If you've recently received a call from a loved one asking for help to bail them out of jail, you might be wondering about what co-signing a bail bond means for you. For those who have no experience with bail bonds, you may not know what the requirements are or what to expect along the way. Here's a look at what you need to know about applying for a bail bond as a co-signer.

Your Ability To Pay Matters

When you secure a bail bond, there is a down payment required at the time of the signing. However, if you can't afford the total amount of the down payment, you'll also have to make monthly payments toward the remaining cost. As a result, the bond agent is going to evaluate your ability to pay. This means assessing your credit as well as your income and expenses. 

Take some time to review your current credit standing as well as your expenses. Reach out to a couple of bail bonds agents to see what their credit requirements might be. That way, you can go into the bond process fully prepared for the financial qualification process.

Your Collateral Is Important

Another thing that is important to consider when you're bailing out a friend or loved one is the collateral you have to secure the entire bail amount. Remember that a bail bond requires collateral that's equal to the value of the bond. This means either a property deed or other valuables. Your bail bondsman will have the final determination regarding your collateral and what is or is not acceptable.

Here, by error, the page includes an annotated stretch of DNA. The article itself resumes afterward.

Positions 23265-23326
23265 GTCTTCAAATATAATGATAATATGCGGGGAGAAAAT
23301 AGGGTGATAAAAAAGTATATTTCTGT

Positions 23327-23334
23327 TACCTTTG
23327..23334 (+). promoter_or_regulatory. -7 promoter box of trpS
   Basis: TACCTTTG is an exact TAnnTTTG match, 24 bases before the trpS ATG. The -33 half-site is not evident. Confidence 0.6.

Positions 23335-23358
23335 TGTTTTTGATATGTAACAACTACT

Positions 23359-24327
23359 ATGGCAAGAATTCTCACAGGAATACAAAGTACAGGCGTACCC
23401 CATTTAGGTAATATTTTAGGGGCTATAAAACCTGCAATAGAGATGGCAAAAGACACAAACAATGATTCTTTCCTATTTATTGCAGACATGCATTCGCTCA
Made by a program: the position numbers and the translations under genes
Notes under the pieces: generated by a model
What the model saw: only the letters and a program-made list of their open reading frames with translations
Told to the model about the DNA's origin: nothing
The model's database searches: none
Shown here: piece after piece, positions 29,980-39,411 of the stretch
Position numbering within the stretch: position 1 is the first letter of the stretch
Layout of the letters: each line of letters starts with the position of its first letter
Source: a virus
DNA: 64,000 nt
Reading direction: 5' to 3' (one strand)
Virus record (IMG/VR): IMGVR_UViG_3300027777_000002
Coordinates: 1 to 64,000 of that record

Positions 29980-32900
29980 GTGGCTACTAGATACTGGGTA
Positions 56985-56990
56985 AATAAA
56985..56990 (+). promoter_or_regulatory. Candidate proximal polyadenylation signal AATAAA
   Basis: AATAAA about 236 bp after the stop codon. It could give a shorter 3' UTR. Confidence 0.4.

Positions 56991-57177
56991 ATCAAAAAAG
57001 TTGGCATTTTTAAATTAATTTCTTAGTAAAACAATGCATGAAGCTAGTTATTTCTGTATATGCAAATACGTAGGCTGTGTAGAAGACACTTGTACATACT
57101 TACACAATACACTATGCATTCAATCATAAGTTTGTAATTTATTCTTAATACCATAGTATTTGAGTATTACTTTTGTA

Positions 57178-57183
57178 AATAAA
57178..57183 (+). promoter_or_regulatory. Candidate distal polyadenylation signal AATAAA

You Have The Right To Revoke  

One thing that many people don't realize when it comes to being a co-signer on a bail bond is the fact that you aren't fully committed to this responsibility. If, for any reason, the person you've bailed out seems as though they may not follow through with their responsibilities, or if you're concerned about any situation, you can revoke your signature on the bail bond and have the bond revoked by the courts. This will return the other party to custody until either another bond agreement can be reached or their court hearing is completed.

These are a few of the most important things that you should know about bail bonds and what it means to be a co-signer on such a bond. The more you understand, the easier it is for you to prepare before calling a bail bonds agent. Consider these points and talk with a couple of bail bond services in your area before you decide if you'll bail out your loved one.